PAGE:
2009-07-03 : A fun interview about Dogs in the Vineyard

A couple of weeks ago, Atomic Array interviewed me and John Stavropoulos (Jenskot around here) about Dogs in the Vineyard. It was a fun interview and they promised they'd edit me to sound smart, so go have a listen:

Dogs in the Vineyard (Atomic Array 026)

1. On 2009-07-03, ScottM said:

I liked it, and you did come off well. Unfortunately, we heard a lot from you in one big chunk rather than scattered through—but that happens all the time in conversations.

What is Judd's cool background technique? It sounds like you haven't had a chance to try it out yourself, but you can't hide essential information like that after teasing us with it in the interview.


2. On 2009-07-07, Porter said:

*sigh* Makes me miss my Utah gaming group. So far no luck finding people to play with here in Maryland.


3. On 2009-07-07, Adam Dray said:

Porter, AIM me at adamdray or email me at I'm in Owings Mills (outside of Baltimore) and can hook you up with other Maryland gamers.


4. On 2009-07-07, Vincent said:

Many people create oddball Dogs - secret atheists, old men, converts with problems. The character creation rules allow this, and it's fine when it's fine, but often it's not fine, it's a dodge. The player is bringing resistance to the game into the game, embodied in her non-Dog character.

So here's Judd's suggestion: make it simple. Everybody's a teenage boy or girl who grew up in the Faith. Everybody gets the same number of dice to divvy amongst their stats. Everybody gets one relationship to a family member, one trait about shooting, one trait about riding, one trait about the Book of Life, and "I'm a Dog."

Leave character differentiation to play, starting with initiation.


5. On 2009-07-07, Porter said:

Cool, Adam. I'll drop you an email. I live in Olney, which is by Rockville. That's a bit of a ways from Baltimore, but not too bad, especially if it means getting into a Dogs game. :)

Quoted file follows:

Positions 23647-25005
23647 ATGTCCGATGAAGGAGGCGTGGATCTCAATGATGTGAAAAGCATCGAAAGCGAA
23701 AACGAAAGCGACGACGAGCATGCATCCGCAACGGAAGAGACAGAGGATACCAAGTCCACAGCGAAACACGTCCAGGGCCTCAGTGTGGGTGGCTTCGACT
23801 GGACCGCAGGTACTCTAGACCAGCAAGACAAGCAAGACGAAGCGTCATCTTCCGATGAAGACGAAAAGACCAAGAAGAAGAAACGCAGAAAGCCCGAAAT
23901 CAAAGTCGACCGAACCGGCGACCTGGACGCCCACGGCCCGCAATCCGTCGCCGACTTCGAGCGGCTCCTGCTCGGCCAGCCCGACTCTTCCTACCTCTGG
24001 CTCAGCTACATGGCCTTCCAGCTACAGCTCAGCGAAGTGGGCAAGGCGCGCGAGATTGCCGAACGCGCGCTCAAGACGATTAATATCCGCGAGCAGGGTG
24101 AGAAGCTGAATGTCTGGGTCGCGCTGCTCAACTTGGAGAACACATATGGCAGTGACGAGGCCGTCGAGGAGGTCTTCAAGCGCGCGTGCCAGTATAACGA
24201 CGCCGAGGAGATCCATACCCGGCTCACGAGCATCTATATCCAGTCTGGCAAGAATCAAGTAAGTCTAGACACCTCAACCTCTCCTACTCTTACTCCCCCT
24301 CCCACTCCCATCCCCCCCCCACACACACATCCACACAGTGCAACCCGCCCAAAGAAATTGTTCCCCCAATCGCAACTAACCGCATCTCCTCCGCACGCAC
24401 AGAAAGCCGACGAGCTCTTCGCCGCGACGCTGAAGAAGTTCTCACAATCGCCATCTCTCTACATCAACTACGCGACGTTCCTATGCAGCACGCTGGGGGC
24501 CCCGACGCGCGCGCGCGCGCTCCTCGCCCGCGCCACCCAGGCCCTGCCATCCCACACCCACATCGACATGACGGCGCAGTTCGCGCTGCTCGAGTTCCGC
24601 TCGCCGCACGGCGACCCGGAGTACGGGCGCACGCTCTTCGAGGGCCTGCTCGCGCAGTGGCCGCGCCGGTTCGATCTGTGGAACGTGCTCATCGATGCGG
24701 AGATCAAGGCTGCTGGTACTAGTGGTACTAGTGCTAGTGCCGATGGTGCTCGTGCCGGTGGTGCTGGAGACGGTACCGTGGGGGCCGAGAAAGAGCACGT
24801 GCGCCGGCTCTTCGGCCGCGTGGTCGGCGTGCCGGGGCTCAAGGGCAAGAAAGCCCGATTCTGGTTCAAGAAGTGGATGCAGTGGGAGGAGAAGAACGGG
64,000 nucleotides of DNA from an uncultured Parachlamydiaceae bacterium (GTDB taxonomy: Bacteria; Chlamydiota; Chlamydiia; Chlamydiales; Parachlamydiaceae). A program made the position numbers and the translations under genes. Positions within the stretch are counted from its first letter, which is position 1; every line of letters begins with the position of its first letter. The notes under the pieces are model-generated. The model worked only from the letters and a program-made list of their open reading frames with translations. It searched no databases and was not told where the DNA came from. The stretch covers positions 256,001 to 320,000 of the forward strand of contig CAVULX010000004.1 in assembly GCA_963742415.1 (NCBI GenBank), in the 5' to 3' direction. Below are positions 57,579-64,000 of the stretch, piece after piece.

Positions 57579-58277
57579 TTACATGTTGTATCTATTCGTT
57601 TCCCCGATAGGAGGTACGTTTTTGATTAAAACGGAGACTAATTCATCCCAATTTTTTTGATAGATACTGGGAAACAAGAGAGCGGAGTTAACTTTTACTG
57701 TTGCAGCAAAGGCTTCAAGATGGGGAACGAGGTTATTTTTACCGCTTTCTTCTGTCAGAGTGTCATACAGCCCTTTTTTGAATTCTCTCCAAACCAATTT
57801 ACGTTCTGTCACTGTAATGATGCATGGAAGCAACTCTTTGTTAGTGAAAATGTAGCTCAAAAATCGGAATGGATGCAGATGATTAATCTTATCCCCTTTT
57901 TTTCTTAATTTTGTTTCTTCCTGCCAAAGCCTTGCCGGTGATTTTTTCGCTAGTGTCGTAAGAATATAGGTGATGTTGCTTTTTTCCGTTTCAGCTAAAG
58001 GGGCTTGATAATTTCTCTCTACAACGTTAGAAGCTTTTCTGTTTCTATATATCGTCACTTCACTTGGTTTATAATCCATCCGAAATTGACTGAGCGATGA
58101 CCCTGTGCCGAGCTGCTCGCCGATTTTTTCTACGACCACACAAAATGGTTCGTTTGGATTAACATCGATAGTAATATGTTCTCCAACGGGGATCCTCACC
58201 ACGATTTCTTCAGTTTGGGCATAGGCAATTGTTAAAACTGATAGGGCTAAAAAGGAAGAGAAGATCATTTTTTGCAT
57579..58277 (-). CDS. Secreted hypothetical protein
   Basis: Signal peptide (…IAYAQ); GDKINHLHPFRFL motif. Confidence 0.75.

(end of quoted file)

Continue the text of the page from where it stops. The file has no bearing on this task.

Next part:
6. On 2009-07-07, Dave Cleaver said:

Porter, I just got a new job which is in Rockville. I'm working there now, and my family will be moving down once we sell our current house.


7. On 2009-07-08, Vincent said:

(I'm really happy the direction this thread is going. Carry on!)


8. On 2009-07-08, Simon Rogers said:

Many people create oddball Dogs - secret atheists, old men, converts with problems. The character creation rules allow this, and it's fine when it's fine, but often it's not fine, it's a dodge. The player is bringing resistance to the game into the game, embodied in her non-Dog character.

This ties in with Graham's Play Unsafe suggestion of doing the obvious thing rather than the clever thing.


9. On 2009-07-08, Dave Cleaver said:

Vincent, do you think it turns out fine when the player doesn't do it as a dodge? When they aren't resistant to the game, but place resistance into their character anyway?

(I also forgot my e-mail for Porter which is dscleaver at the same place as Adam's e-mail)


10. On 2009-07-08, orklord said:

I like Judd's hack!

Several players I've played with come into Dogs with resistance.  They have religious hang-ups or they don't like Westerns.  I had to bend quite a bit to get one guy to try it.  He played a Mountain Man who joined the Faith and he had a hard time wanting to play.  Well, that was until he actually played, and loved it.

I think a simpler character generation and removal of the ability to worm your way out of the game/setting is brilliant.  I hope to try it someday soon.  Maybe I will write it up as the character generation handout and just let the players use the book as a reference for the faith or game rules.

Porter, if you have no local players, you should hit people up for Skype games.  It is better than no game at all, and with Graham Walmsley's online die roller, you can run a pretty good Dogs game (I tried it with the Mountain Man PC above and a second player).


11. On 2009-07-08, Robert Bohl said:

I'd probably still make a secret atheist or lesbian or something.

And I don't think it's out of rejecting the concept; I feel like I do that to engage it head-on.


12. On 2009-07-08, Vincent said:

We should play.


13. On 2009-07-08, Joshua A.C. Newman said:

Vincent, do you think it turns out fine when the player doesn't do it as a dodge? When they aren't resistant to the game, but place resistance into their character anyway?

If it's not a dodge, it's total direct engagement. I've played Dogs like that ??? a murdered murderer who the King of Life told to get back to Earth and make right; and a Mountain Man who'd been raised in the Faith, but no one would marry; a kid who'd lied to become a Watchdog so that he'd get to carry a gun and shoot bad people like the ones in the (actually played) town he was from.

My beef with the world of Dogs is not the religious stuff and certainly not the Western stuff (that I love) but the theocratically supported violence (including the paradigm of demon-possessed, othered Mountain People that supports genocide). So my Dogs tend to highlight those issues.


14. On 2009-07-08, Vincent said: